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New York Mets All-Time Lists

NY Mets: 5 all-time worst offenses in franchise history

Sep 20, 2017; Miami, FL, USA; A detailed view of the bat and shoes of New York Mets shortstop Jose Reyes (7) as he sits in the dugout between inning against the Miami Marlins at Marlins Park. Mandatory Credit: Jasen Vinlove-USA TODAY Sports
Sep 20, 2017; Miami, FL, USA; A detailed view of the bat and shoes of New York Mets shortstop Jose Reyes (7) as he sits in the dugout between inning against the Miami Marlins at Marlins Park. Mandatory Credit: Jasen Vinlove-USA TODAY Sports
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NEW YORK – CIRCA 1968: Jimmy McMath #24 of the Chicago Cubs is safe at first base beating the throw to Ed Kranepool #7 of the New York Mets during an Major League Baseball game circa 1968 at Shea Stadium in the Queens borough of New York City. Kranepool played for the Mets from 1962-79. (Photo by Focus on Sport/Getty Images)

1) Worst Mets offense of all-time: 1968

We all remember the 1969 Amazin’s. The underdog team that took the world by storm, coming out of nowhere to win 100 games and go on to take the franchise’s first World Series.

What made the team so special was how unexpectedly well they played, especially when looking at the standards set by the offense season prior.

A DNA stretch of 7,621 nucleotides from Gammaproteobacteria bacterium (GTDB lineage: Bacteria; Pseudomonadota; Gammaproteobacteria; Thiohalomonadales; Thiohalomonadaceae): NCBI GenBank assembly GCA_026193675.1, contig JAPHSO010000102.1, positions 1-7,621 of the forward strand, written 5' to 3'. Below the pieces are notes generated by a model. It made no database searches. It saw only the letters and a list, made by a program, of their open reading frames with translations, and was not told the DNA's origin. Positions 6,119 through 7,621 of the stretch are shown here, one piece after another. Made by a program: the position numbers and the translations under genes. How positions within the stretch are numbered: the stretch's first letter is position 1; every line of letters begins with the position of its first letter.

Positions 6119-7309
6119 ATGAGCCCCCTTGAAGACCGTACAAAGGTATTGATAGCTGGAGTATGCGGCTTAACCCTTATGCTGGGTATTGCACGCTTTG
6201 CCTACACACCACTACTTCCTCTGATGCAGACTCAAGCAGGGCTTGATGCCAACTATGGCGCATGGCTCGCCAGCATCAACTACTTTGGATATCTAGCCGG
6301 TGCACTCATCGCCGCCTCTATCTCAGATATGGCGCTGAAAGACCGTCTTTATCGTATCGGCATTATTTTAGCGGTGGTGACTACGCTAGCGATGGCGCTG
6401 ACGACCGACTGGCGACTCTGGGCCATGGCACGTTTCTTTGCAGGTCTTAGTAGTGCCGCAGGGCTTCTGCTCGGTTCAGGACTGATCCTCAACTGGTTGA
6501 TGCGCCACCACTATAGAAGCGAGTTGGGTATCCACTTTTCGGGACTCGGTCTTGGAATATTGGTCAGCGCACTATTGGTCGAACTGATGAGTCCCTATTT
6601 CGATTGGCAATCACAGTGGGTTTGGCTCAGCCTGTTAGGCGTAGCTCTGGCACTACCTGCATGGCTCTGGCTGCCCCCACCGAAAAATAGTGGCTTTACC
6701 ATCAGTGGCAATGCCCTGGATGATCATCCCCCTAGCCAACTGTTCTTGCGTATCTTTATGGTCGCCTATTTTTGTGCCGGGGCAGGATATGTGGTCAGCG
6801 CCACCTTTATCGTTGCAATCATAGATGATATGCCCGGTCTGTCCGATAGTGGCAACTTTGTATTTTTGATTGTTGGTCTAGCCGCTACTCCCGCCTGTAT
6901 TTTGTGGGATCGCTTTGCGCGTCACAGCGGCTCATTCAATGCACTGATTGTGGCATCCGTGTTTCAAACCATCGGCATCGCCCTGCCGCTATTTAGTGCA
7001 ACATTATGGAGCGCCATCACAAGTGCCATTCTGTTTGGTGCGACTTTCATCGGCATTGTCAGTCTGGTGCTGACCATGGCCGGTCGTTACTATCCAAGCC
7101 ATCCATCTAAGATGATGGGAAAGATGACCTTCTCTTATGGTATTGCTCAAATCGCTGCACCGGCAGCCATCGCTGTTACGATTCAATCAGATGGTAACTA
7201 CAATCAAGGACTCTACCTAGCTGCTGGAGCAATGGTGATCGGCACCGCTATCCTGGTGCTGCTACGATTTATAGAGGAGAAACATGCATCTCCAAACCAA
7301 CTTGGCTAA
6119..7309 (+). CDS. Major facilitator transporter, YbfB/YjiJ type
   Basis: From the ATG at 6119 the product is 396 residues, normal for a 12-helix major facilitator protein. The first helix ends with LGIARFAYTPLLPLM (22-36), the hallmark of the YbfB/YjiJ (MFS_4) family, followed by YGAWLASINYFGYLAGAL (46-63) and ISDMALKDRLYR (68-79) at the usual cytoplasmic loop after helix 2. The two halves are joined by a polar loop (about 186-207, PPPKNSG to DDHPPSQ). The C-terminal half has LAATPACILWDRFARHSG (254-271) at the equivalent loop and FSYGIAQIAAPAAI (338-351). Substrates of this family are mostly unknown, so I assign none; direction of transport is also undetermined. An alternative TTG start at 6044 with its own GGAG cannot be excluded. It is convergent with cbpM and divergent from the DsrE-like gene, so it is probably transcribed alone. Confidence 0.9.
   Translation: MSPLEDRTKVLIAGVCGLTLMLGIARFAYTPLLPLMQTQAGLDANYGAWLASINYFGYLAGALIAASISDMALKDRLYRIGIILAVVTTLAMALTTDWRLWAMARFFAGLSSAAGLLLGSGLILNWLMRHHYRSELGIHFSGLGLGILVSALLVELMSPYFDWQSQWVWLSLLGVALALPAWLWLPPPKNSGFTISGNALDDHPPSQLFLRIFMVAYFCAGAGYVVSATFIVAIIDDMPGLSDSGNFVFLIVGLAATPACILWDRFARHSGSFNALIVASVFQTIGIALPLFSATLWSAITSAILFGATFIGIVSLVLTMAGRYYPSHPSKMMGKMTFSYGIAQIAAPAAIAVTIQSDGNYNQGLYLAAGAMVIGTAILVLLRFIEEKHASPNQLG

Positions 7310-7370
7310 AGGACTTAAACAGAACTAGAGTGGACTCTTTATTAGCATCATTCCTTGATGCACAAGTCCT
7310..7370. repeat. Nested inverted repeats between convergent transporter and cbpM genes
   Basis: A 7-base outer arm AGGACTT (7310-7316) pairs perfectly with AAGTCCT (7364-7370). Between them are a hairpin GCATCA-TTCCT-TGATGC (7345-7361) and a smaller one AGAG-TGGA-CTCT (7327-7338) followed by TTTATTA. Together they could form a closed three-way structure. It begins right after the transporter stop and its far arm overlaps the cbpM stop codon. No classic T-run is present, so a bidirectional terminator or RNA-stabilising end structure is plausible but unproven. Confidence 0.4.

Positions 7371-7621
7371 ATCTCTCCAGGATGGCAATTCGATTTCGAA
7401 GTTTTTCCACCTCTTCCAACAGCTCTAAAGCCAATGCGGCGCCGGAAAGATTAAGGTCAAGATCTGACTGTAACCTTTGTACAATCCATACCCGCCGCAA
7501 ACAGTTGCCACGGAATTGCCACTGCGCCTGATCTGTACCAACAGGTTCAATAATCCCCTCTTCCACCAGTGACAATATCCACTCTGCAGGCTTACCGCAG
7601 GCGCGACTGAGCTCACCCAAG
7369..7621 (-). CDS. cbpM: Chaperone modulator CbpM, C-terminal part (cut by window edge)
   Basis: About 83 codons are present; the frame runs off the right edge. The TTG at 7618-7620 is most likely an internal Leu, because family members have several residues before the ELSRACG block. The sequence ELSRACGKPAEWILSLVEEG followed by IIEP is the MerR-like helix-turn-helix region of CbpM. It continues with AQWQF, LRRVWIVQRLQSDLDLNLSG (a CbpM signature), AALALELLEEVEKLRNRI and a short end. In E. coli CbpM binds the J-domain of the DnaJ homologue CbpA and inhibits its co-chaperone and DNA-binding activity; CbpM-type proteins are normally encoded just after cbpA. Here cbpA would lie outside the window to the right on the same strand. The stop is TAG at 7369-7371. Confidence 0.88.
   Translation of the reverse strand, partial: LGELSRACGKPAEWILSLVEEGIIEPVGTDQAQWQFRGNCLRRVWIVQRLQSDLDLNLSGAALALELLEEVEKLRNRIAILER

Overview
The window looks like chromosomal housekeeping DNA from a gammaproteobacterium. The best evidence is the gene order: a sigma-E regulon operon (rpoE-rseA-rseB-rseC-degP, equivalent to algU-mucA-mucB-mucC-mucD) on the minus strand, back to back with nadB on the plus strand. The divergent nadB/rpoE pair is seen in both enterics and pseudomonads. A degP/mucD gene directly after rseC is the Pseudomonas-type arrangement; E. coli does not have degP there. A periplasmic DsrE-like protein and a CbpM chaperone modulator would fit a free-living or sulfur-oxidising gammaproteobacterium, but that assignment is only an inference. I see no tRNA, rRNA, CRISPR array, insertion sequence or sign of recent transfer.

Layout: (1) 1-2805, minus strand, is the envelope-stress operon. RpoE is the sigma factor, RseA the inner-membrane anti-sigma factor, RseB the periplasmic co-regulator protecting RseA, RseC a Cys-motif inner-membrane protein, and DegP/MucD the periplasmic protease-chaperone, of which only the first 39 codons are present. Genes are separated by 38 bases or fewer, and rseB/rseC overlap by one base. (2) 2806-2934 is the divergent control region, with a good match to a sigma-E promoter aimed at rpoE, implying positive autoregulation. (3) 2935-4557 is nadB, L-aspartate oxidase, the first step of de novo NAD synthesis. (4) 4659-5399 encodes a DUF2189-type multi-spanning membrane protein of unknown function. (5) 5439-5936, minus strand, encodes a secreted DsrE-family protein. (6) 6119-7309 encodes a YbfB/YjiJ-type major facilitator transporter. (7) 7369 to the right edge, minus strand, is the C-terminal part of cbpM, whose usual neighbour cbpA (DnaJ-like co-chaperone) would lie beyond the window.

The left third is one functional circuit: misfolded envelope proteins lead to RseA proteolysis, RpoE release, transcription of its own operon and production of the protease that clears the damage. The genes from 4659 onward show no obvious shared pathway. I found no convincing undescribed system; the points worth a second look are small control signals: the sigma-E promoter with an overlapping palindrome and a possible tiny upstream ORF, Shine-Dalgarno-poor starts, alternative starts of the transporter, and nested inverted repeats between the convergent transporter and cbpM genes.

With a 73-89-1 record, New York finished 9th in the NL, managing to avoid last place in the League. Despite the record being their all-time best at the time, the hitting was the worst the franchise has ever seen.

With Queens’ former star hitter Tommy Hunter now in Chicago following the end of the ’67 season, the batting order was even weaker than it already was.

The 1968 Mets hold the franchise-worst average of runs per game (2.90 R/G), and their 7.38 strikeouts per nine innings are the worst in the franchise outside of the 2012-2021 seasons which have featured a massive increase in Ks.

The team also has the second-worst on-base percentage and lowest OPS of any team that the Queens squad has ever fielded.

All was not lost however, as ’68 roster had one of the best pitching rotations the franchise has ever seen, keeping the team afloat.

Although, stop me if you’ve heard this one before, their offense failed to back them up.

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The ’68 Mets famously had Tom Seaver as their ace, and a dangerous rotation of Jerry Koosman, Don Cardwell, Dick Selma, and Nolan Ryan. Ryan had the worst ERA of the four, still throwing a 3.08 ERA and a team-high 8.9 strikeouts per nine innings in his first full season in the MLB.

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